Tribal drumming and dancing in Mashpee Commons on Friday, July 10, marked the opening of the Wampanoag Trading Post, an art gallery selling works by members of the Mashpee Wampanoag Tribe and other native artisans.
Wedged between Unique Boutique and Sea Bags on North Street, the gallery curated and operated by two women of the Mashpee tribe, Danielle Hill and Paula Peters, brings Mashpee’s cultural roots to a storefront in the town’s commercial plaza.
“We’re really hopeful that people who come in will not only see something they want to buy but will also learn more about Wampanoag heritage,” Ms. Peters said.
Inside the shop, wares—including pottery, handwoven basketry, paintings, jewelry and books—are displayed alongside educational material such as a Plymouth 400 exhibit which recalls the history of colonial and native interactions in the Massachusetts Bay area circa 1620.
Much of the craftsmanship on display has been passed down through generations since time immemorial and continues to draw upon the natural resources present in the ancestral homelands of the Wampanoag people.
“That’s how most of us know our skill, just watching our family members weave or make jewelry,” Ms. Hill said. “Resourceful thinking—that is part of our art.”
Among the traditional artistry for sale at the Wampanoag Trading Post is wampum jewelry, which is made with beads constructed from the lustrous blues, purples and whites of quahog and clam shells.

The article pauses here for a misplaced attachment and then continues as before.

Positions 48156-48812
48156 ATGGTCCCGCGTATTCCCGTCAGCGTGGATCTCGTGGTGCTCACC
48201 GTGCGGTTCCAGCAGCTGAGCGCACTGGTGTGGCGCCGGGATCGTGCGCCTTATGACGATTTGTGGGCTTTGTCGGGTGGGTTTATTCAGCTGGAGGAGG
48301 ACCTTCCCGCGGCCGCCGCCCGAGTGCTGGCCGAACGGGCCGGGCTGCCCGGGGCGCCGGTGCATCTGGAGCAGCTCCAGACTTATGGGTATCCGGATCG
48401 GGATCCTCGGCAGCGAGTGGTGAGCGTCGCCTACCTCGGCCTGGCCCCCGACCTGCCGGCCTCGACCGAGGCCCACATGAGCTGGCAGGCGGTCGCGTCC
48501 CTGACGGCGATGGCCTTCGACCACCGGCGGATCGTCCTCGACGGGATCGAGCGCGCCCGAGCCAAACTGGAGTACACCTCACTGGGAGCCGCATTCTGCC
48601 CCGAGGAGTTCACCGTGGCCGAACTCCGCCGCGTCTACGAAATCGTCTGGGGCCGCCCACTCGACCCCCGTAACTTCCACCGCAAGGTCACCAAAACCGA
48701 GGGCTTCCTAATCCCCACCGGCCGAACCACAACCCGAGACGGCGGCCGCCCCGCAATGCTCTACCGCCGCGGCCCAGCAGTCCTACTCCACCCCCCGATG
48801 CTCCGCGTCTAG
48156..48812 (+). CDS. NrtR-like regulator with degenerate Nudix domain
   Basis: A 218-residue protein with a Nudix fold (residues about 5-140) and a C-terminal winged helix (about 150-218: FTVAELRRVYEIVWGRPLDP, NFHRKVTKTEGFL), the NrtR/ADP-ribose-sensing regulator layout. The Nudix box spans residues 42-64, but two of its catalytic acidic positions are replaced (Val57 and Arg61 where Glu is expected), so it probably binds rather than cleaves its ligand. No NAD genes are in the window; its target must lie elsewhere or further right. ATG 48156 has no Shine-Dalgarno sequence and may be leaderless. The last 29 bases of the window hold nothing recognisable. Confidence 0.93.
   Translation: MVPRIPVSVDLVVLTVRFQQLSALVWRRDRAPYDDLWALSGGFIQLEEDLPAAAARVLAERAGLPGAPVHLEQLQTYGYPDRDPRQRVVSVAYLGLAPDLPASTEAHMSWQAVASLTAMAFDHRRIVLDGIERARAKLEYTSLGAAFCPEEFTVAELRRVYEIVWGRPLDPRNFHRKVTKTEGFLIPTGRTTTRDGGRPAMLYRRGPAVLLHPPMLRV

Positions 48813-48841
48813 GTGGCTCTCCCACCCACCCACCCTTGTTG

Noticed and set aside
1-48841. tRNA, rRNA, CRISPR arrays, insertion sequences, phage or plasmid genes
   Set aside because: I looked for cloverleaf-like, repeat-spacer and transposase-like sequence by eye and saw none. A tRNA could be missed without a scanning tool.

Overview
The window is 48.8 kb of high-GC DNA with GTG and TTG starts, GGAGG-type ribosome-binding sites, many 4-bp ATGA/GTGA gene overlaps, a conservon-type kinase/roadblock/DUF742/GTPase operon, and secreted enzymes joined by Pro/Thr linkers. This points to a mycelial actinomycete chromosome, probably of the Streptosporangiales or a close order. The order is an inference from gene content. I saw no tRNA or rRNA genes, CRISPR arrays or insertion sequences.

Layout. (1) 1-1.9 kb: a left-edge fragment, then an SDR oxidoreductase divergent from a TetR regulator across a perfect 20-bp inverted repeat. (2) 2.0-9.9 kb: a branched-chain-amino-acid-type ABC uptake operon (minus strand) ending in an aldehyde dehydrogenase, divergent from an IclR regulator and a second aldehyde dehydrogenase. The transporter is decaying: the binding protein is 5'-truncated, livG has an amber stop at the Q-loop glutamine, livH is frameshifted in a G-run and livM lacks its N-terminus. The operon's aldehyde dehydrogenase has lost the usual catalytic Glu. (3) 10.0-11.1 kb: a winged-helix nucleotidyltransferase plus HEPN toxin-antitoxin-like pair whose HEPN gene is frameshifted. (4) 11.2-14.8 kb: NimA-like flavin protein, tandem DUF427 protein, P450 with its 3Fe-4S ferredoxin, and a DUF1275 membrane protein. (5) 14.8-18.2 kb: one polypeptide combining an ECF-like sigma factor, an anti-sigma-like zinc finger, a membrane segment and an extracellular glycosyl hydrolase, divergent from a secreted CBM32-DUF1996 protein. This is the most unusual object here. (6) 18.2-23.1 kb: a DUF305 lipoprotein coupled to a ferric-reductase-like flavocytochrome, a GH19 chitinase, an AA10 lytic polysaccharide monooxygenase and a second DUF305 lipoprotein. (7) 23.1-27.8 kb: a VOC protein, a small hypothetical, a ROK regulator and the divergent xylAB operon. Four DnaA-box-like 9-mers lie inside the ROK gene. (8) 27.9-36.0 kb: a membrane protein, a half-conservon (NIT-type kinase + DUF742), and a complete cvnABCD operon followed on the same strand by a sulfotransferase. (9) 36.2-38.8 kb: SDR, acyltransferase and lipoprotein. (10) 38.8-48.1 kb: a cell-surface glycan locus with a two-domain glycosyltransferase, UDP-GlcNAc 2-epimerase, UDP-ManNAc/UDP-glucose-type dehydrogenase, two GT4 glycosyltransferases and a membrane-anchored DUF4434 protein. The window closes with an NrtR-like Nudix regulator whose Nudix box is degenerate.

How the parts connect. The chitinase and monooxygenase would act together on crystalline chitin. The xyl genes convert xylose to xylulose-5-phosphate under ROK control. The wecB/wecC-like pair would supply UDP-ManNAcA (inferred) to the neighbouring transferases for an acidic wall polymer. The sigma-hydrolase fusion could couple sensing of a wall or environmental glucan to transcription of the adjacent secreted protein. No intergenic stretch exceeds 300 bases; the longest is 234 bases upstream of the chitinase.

“As turquoise is to the Southwest, wampum is to the Northeast,” Ms. Peters said.
The business venture by the two women had long been in the works but came to fruition in short order due to the circumstances of the COVID-19 pandemic, which Ms. Peters said canceled travel plans she had for her work with the Plymouth 400 committee.
Prior to the opening of the Wampanoag Trading Post, “I never really felt part of this place,” Ms. Peters said of Mashpee Commons. She praised the Commons for its willingness to allow the business to “infuse Mashpee Commons with Wampanoag heritage.”
“Our presence not being here was not acceptable,” Ms. Hill said. She described having a tribal representation in the Commons as “long overdue” and acknowledged that the Commons was excited when the two tribal members proposed the shop.
Ms. Peters noted that many tribes throughout the United States—including some whose works are for sale at the Wampanoag Trading Post—have similar art galleries and shops in their communities.
Amidst the pandemic, which canceled the tribe’s annual Pow Wow, the Wampanoag Trading Post provides an alternative venue for tribal artisans to sell their work, Ms. Peters said.
About 20 Native American artists have their works for sale at the shop, she said.
In addition to works by Mashpee Wampanoag artists, there are works by artists from tribes across the United States, including the Aquinnah Wampanoag Tribe of Martha’s Vineyard and the Seminole Tribe based in Oklahoma.
“That’s something we want the public to know,” Ms. Hill said. "The majority of tribal members are artisans.”
She said the Wampanoag Trading Post plans to host talks and presentations by Native American artists to inspire a deeper respect for the craftsmanship, history and culture intertwined with each work.
“We want to educate the public on who we are as well as our arts,” she said.